I’m not above making a test of this principle in my own work. I recently constructed a piece thus: Using paper, magic markers, and highlighters, I placed a rough, upper-case letter ‘F’ and a rough, lower-case letter ‘f’ into blocks of colour; I then scanned the image, and shredded the piece of paper; using a simple and standard programme from my computer, I then tailored the colour and size of the image, before posting it to a friend’s poetry blog[1]; my last act was to delete the image from my computer. The purpose behind this was multi-layered. Firstly, I was exploring the boundary of meaning conveyed by an identifiable character, the letter ‘F’; how much meaning could be conveyed by a single letter? How far could I reduce a component of language communication before it ceased to have meaning? What did the letter ‘F’ convey to whomever was looking at it? Secondly, I was exploring the boundary between poetry and visual art; if this was on a poetry blog, was it therefore to be seen as a poem? Or a piece of ‘colour field’ visual art[2]? Thirdly, was this an ‘original’ work or a ‘copy’? If it was a copy, then where was the original? What was it a copy of? Was it therefore a simulacrum – a copy WITHOUT an original? I was saying something about the current ‘hot’ mode in which artistic communication is made, the mode by which people now see Jacques-Louis David’s paintings or read Keats’s poetry more than by any direct medium – via electronic media.

      Now you could, and probably will, say – What is the possible use of THAT? Well, the answer is, of course, to provoke thought, to provoke questioning of ideas and perceptions and preconceptions. If nothing else, if REALLY nothing else, it’s a spur to intellectual calisthenics.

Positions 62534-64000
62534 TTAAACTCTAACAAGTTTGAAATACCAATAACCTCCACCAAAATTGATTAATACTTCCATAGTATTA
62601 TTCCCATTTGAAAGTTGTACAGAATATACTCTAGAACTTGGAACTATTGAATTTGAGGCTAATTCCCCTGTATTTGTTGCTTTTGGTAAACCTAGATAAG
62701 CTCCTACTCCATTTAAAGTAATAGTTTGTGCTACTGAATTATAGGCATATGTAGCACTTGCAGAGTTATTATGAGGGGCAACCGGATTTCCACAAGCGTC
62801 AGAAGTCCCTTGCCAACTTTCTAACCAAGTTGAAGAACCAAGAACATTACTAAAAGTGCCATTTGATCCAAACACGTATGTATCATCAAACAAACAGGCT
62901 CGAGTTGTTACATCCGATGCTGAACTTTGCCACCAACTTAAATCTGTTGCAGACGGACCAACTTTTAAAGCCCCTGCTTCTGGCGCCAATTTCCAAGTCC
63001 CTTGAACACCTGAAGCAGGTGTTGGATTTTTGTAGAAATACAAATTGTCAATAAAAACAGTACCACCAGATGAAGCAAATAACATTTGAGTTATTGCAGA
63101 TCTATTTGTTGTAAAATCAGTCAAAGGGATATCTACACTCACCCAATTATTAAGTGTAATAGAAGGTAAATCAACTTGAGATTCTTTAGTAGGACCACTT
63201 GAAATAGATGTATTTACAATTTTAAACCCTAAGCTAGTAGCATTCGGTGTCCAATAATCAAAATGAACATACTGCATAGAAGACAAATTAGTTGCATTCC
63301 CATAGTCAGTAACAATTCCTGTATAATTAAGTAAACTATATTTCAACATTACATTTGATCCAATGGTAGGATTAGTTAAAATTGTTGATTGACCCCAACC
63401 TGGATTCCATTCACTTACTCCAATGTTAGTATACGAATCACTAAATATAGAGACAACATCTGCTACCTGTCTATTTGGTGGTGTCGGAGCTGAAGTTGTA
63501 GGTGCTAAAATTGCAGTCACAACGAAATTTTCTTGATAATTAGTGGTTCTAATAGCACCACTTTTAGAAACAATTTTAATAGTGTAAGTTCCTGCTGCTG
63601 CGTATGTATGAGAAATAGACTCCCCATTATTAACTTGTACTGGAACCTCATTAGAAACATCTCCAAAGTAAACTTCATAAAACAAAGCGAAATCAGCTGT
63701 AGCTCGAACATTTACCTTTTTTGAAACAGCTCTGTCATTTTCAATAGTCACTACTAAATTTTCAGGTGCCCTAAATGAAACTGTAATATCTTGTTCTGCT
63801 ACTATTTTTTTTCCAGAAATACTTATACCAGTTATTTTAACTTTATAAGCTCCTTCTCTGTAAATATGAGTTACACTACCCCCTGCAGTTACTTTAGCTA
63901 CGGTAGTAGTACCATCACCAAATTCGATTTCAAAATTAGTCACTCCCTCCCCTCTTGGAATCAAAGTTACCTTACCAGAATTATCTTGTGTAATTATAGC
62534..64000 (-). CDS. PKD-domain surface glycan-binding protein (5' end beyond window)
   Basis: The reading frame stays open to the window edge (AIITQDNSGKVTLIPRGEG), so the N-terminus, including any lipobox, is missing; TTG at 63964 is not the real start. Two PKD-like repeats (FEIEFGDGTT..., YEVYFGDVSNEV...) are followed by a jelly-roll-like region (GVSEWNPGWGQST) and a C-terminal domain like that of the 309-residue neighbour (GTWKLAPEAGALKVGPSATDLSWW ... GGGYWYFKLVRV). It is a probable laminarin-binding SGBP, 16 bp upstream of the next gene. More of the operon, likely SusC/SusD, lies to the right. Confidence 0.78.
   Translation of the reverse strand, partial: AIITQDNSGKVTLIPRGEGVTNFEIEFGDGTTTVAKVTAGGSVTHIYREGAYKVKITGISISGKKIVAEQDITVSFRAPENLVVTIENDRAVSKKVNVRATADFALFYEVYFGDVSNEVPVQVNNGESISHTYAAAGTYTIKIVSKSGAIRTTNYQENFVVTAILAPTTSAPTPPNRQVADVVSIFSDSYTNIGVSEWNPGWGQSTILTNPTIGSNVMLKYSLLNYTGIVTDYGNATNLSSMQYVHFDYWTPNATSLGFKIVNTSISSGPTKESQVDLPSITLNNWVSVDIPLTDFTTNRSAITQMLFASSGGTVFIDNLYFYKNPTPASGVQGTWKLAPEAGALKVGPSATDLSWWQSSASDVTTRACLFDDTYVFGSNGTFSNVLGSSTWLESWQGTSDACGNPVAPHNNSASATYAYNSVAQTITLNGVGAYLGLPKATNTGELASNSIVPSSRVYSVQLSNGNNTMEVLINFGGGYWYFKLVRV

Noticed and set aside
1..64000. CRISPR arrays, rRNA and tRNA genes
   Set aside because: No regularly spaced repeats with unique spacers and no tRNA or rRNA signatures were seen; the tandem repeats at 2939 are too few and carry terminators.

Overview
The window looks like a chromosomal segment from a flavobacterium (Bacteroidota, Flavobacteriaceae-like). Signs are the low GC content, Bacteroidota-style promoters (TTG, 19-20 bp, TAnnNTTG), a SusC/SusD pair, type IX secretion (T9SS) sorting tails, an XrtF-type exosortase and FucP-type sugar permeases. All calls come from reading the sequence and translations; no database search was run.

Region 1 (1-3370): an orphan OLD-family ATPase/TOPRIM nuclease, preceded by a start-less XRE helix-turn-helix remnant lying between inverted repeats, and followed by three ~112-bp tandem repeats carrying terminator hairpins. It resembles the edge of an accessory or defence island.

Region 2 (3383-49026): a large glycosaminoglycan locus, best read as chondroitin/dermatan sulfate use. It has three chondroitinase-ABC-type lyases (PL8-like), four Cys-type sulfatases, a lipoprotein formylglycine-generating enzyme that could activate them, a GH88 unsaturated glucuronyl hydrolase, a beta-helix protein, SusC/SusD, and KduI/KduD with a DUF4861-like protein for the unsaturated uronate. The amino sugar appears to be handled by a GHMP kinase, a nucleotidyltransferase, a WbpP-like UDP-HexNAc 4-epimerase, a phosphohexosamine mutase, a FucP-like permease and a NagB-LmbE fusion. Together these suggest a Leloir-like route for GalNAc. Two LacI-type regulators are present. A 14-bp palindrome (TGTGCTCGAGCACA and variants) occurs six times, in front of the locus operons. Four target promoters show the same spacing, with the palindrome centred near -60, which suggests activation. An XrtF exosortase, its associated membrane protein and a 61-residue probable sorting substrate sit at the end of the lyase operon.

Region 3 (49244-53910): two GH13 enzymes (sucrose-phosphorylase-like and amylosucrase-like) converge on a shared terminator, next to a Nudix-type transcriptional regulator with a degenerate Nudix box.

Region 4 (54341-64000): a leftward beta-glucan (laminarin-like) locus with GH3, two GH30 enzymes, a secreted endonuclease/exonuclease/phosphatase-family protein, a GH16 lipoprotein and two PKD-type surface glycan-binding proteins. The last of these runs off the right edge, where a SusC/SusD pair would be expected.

How does that compare to your proposal that we reignite the flame of Romanticism, and press it into use in the cause of fighting anthropogenic climate change? Well, I would say that in narrowing the purpose and mode-of-expression of the art form, you risk turning what was, in its novel state, an expression of the sublime, into something that has no function other than the utilitarian, turning Romanticism into something eco-Stalinist. I said that was a risk, NOT your intention. Romanticism was never that.

      My point is that we need the whole field of art, the whole spectrum of expression, and we need to go on pushing the envelope. We can do it playfully (as I did with my ’Gothic’ poems), minimally (as I did with my colour-field / letter experiment), in deadly earnest (with overtly political work), and in a hundred, maybe a thousand, maybe a million other ways. Maybe in as many ways as there are individual artists. In tandem with that, we need to ditch the idea of elites. We need to ditch the idea that because something is ‘hard’ it isn’t for the masses – to my mind that denigrates the intelligence of ordinary people. Back in the day trade unions sponsored the education of their members, not as a factor of individual social advancement (as so many people see education, I’m sorry to say) but to prove that an ordinary working person has an intellect, has sensibilities, can appreciate, can be communicated with not just by simple means but also by sophisticated means – education as a profoundly civilising thing in which we can all share without danger to ourselves, without making of ourselves something we are not. At the same time we need to ditch the idea that what is simple is beneath the dignity of the bourgeois and the ‘intelligentsia’ – why should I not like Country & Western, for example, just because I’m middle-class and well-educated? Again, the simple is for everyone. One of my all-time favourite poets, Frank O’Hara, celebrated the demotic, the mass-market pleasures of his day, the hamburgers, the news-stands of New York City, and at the same time the sophistication of avant-garde French drama, the esoteric jazz of the NY jazz-lofts.